SIZE– This is either the first or second thing someone notices about a Long Snapper. Even before you snap a ball someone is going to judge you on your looks. Think about it. You ever look at the old time Cadillacs and say, “Man, I bet that thing hauls!” Not even close. You see a massive ride that isn’t going anywhere quick (quite comfy though).How big are you? How strong are you? Are you built well? Do you pass the eyeball test? If you got off a plane to visit a college coach, what would be the first thing he thought when he saw you? Size and look of your body is a big thing with colleges and, therefore, a big thing with me.Given, not everyone is 6’4″ and 250 lbs so you have to do the best with what you got. How would you look in just your underwear? If vomit is making its way to your mouth right now, you might want to hit the elliptical and some weights. If you are undersized you will need to make up in other ways to compensate (grades, perfect form, blocking, speed of ball, attitude, aggressiveness). Perfect example would be someone like Rubio Long Snapper Scott Thompson (2011, CA – headed to NC State). He is not a giant, but uses his solid Long Snapper frame….meaning massive butt and legs which is a good thing for a Long Snapper:)…exceptionally well. Watch this video to see Scott really utilizing his backside almost like a trebuchet…love it!
Ideal Long Snapper frame? Rubio Long Snapper Nick Boyle (2011, NJ – headed to Delaware) is pretty darn close:
|Yours truly and Nick Boyle
Please Note: I am not a small fellow (over 6 ft tall and above two turns on the scale)
and Nick is making me look like a child.
ATHLETICISM– how athletic are you? Can you move down field? Would you be able to divert the punt returner or even tackle him? Are you light on your feet or are you causing the ground to shake…in a bad way? Solid athleticism can really help out a ranking if you are under and over sized. It is not a deal breaker, but man oh man can it help a Long Snapper that is battling against another one in the coach’s eyes.
On that note, I can reflect back on quite a few Long Snappers that are beyond sub-par athletes (think doing a layup, mind you with no one around, and launching it well over the backboard….not even kidding) that are exceptional at Long Snapping.
BLOCKING– how well do you block? “My HS coach does not require me to block” doesn’t fly with me. It shows toughness and coaches will want to know if you can block. You say the school/coach you are getting recruited by does the spread punt….awesome! What happens if/when that coach leaves and the new one wants to see you block since he is doing the pro style? You aren’t going to say “sorry I don’t block” you are going to do exactly what you need to do to get/keep the starting spot.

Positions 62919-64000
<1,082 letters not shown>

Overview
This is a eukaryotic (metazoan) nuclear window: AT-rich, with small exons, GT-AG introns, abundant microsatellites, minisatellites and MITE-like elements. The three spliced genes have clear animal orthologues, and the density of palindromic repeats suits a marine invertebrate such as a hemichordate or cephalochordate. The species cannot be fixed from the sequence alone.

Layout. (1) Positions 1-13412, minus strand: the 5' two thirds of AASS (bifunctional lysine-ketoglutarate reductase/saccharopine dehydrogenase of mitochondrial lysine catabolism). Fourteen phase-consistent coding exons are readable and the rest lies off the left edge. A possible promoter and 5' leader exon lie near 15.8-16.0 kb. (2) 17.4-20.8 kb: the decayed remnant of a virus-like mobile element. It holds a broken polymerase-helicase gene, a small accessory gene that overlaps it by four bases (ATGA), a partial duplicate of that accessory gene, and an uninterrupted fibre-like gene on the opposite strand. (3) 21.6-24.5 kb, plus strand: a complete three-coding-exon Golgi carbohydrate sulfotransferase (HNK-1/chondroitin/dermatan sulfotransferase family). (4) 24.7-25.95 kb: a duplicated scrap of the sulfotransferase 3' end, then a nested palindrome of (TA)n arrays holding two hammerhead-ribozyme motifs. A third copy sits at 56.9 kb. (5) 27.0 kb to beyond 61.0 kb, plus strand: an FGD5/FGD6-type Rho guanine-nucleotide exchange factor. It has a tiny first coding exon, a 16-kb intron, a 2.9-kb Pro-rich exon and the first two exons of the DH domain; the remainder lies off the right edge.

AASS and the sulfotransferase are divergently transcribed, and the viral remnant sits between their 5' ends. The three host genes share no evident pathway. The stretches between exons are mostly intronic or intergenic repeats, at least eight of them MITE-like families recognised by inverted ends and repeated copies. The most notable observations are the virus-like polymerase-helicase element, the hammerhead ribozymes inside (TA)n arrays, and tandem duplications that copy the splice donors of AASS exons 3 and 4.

Blocking is a major selling point for a Long Snapper. You can jump up the rankings very quickly by being able to snap AND block. Like I always say, there are thousands of people that can snap a ball, and there are thousands that can block, but there are very, very few that can actually snap AND block.
Look at this video of Rubio Long Snapper Samuel Rodgers (2011, PA – headed to Syracuse) and how his snap is the exact same (phenomenal) when he is blocking. Such a huge win to be able to do both.
SPIRAL– This one is pretty basic. Either your ball spirals or it doesn’t. You can look at this one two ways. 1) Scientifically: tight spiral cuts through the wind due to less resistance. 2) Caveman: Bad spiral is hard for the punter, who is already fighting an uphill battle since they aren’t a Long Snapper, to catch. How well does your ball spiral? Having a very fast snap and little to no spiral will crush your speed, your ranking and the opinion of you in a coach’s eyes. Just think if someone didn’t know a ton about Long Snapping, wouldn’t a nice, pretty spiral be something that catches their eye? The answer is undoubtedly YES.
Being a Long Snapper is a difficult position. If it was easy, quarterbacks would do it:) Coaches and I need to see how well you handle pressure and awkward situations. When you are playing in front of 100,000 people are you going to tell them all to shoosh? Nope. Didn’t think so.
When you combine all of these factors with a solid work ethic, you will get a Long Snapper that is simply a juggernaut. See, that is the trick. Finding someone that has all the attributes AND is willing to put in the time and effort. When you mix them all together you will obtain something along the lines of this (turn your volume WAY up so you can fully embrace)…..
For those of that don’t know (welcome back from living under that rock you have been calling home for the past 8 years), in the video is long time Rubio Long Snapper Christian Yount. He is someone that got into Long Snapping simply to get a spot on the bus. After hearing his HS coach tell him to “not even bother with Long Snapping since no one goes to college simply for that”, Christian accomplished the following….
- He went out and received a full scholarship to UCLA during his junior year (first to ever do that)
- He was the only member of his HS team to get a full ride (the irony on this simply delicious)
- He started all four years at UCLA
- He was a two time Playboy All-American (the first one to ever be chosen)
- He was selected to the Senior Bowl
- He played in the NFL for the Tampa Bay Bucaneers, Cleveland Browns and the New England Patriots.
To top it all off, and in the Long Snapper way, Christian is a superb human being. Combine it all and you have a Long Snapper that is, well, great.
Told you I could answer the question:)